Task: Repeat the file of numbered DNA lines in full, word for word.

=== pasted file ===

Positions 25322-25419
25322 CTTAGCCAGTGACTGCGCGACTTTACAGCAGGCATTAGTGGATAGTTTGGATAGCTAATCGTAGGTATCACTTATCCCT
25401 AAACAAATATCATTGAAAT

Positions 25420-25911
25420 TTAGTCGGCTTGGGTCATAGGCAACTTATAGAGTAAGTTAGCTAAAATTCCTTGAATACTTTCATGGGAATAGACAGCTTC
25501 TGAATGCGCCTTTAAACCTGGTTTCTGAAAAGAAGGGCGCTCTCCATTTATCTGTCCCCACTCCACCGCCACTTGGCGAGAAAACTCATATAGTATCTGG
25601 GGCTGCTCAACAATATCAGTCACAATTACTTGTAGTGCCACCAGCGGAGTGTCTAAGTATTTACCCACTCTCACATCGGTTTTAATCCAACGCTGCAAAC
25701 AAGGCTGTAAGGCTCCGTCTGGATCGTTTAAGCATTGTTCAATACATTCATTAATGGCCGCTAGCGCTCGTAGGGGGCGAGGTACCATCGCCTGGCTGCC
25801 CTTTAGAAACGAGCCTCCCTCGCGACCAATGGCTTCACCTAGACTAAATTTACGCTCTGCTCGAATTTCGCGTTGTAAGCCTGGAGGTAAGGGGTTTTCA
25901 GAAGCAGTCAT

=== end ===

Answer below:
Positions 25322-25419
25322 CTTAGCCAGTGACTGCGCGACTTTACAGCAGGCATTAGTGGATAGTTTGGATAGCTAATCGTAGGTATCACTTATCCCT
25401 AAACAAATATCATTGAAAT

Positions 25420-25911
25420 TTAGTCGGCTTGGGTCATAGGCAACTTATAGAGTAAGTTAGCTAAAATTCCTTGAATACTTTCATGGGAATAGACAGCTTC
25501 TGAATGCGCCTTTAAACCTGGTTTCTGAAAAGAAGGGCGCTCTCCATTTATCTGTCCCCACTCCACCGCCACTTGGCGAGAAAACTCATATAGTATCTGG
25601 GGCTGCTCAACAATATCAGTCACAATTACTTGTAGTGCCACCAGCGGAGTGTCTAAGTATTTACCCACTCTCACATCGGTTTTAATCCAACGCTGCAAAC
25701 AAGGCTGTAAGGCTCCGTCTGGATCGTTTAAGCATTGTTCAATACATTCATTAATGGCCGCTAGCGCTCGTAGGGGGCGAGGTACCATCGCCTGGCTGCC
25801 CTTTAGAAACGAGCCTCCCTCGCGACCAATGGCTTCACCTAGACTAAATTTACGCTCTGCTCGAATTTCGCGTTGTAAGCCTGGAGGTAAGGGGTTTTCA
25901 GAAGCAGTCAT